Soul City Institute congratulates Banyana Banyana

While their victory deserves celebration, let us not forget the gendered injustices womxn footballers have and continue to experience in South Africa


The Soul City Institute congratulates Banyana Banyana on winning the Women's Africa Cup of Nations (AFCON) against Morocco on Sunday. Their performance was one for the books and a testament to the brilliance and commitment of the players, coach and the technical staff.


While this is a cause for celebration and a much-needed boost to the country’s morale in the current state of our country, we recognise the battle for gender equity that Banyana Banyana players and womxn football players as a whole have been fighting for years.


The continued disregard of Banyana Banyana, including last week’s reports on the bonus pay of R400 000 each for their AFCON win, or football legend Portia Modise’s harrowing account (in May) of the inequality and patriarchal barriers she and other womxn football players have faced.


Calling out this blatant patriarchy is nothing new. There have been numerous calls for transformation in football and other sporting codes that are male dominated. The continued demands for equal pay, infrastructure, and training development, as well as other resources to enable womxn footballers to excel to their fullest potential is appalling.


Despite these structural barriers, Banyana Banyana continues to make us proud as a nation. And as we celebrate, let us not forget the inequalities the players have faced and continue to experience simply because they are womxn. The issues faced by Banyana Banyana are also a glimpse of the lack of womxn in leadership and influential positions within football structures such as the South African Football Association.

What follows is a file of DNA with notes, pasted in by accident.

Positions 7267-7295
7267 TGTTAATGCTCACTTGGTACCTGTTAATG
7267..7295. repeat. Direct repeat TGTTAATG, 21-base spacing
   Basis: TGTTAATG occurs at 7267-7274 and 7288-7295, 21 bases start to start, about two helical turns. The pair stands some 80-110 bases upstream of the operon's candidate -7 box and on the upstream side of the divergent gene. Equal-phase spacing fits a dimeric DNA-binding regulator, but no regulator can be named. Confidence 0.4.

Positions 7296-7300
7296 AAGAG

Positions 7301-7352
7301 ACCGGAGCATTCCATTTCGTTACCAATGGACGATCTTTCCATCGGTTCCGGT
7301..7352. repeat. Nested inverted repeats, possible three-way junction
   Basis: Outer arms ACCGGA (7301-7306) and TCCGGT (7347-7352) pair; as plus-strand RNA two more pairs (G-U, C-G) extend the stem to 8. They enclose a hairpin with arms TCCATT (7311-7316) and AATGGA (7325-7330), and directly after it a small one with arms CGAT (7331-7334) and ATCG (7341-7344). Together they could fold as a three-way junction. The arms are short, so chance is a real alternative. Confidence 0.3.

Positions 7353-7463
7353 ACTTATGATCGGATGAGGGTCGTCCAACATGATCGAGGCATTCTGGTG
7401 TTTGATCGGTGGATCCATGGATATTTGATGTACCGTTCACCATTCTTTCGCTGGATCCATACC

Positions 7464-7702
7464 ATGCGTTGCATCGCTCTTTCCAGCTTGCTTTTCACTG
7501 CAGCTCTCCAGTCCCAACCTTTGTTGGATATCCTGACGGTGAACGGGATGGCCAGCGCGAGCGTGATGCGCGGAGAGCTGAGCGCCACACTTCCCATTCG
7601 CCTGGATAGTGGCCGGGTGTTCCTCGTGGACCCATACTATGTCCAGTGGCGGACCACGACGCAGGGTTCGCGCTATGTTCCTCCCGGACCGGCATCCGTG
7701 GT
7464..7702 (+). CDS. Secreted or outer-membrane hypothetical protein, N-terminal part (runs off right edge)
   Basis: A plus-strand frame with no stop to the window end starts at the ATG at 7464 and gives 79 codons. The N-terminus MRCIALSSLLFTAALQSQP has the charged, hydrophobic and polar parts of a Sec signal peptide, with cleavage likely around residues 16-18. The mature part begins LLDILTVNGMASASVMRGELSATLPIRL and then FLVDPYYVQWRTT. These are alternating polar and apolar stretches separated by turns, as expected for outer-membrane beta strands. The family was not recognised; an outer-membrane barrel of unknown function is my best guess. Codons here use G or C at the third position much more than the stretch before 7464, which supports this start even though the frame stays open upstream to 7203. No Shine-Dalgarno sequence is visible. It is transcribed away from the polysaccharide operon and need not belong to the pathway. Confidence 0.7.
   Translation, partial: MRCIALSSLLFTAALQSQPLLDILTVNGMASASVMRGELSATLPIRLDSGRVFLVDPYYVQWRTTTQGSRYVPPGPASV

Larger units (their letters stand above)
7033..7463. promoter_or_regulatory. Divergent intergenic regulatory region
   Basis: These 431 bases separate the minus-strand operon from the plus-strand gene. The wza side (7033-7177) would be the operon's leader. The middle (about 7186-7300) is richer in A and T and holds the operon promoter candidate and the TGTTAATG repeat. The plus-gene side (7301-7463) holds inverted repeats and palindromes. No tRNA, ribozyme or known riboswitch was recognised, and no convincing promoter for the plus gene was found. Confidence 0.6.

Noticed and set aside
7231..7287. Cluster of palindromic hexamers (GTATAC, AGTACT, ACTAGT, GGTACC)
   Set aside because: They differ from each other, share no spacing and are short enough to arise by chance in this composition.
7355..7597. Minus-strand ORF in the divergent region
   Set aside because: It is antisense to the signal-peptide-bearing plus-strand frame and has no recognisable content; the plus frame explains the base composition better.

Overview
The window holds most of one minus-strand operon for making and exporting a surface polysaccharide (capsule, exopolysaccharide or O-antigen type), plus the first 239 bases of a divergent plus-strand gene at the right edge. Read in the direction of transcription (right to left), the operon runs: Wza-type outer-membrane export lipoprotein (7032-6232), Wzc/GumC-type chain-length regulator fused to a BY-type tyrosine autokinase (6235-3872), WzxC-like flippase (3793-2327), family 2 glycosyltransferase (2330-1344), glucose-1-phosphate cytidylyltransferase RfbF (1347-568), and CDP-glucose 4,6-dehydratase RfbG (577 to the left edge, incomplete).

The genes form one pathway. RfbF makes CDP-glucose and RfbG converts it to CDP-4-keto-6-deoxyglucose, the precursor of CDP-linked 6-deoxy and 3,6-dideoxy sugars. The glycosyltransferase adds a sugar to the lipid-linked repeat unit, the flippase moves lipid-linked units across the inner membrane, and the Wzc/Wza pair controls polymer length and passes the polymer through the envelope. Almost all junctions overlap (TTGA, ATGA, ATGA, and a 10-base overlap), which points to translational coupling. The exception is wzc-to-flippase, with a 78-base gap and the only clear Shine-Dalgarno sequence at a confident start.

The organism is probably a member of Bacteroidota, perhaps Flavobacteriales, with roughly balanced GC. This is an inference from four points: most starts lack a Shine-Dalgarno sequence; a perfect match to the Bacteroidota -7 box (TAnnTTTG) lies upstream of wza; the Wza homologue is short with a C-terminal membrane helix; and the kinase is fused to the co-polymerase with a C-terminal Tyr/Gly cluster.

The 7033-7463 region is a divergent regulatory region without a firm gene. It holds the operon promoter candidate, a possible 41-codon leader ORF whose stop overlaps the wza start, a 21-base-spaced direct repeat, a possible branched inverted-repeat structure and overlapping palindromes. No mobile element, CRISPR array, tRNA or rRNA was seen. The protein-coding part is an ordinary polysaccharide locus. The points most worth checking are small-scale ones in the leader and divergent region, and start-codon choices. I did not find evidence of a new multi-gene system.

May we also remember the late Banyana Banyana midfielder Eudy Simelane, who was raped, robbed and murdered in 2008. This hate crime was committed against her because of her sexual orientation. As we remember her, let us take stock of the continued violence against the LGBTQI+ community in South Africa, and the public dissections of the gender and performance of gender that womxn football players have been historically subjected to.


Let us not celebrate this victory for what it means for the country and to us individually, without acknowledging and advocating for their substantive equality, with access to resources and opportunities that enable the full realisation of their human rights.


We must also remind ourselves that it is not only an issue of equal pay and resources, but a historical and present issue of the problematic notions about gender and who is deemed worthy. May the next generations of players be provided with better systems to support and nurture their talent, as well as adequate and equal pay.


Our heartfelt congratulations to Banyana Banyana, we are proud of you!

 

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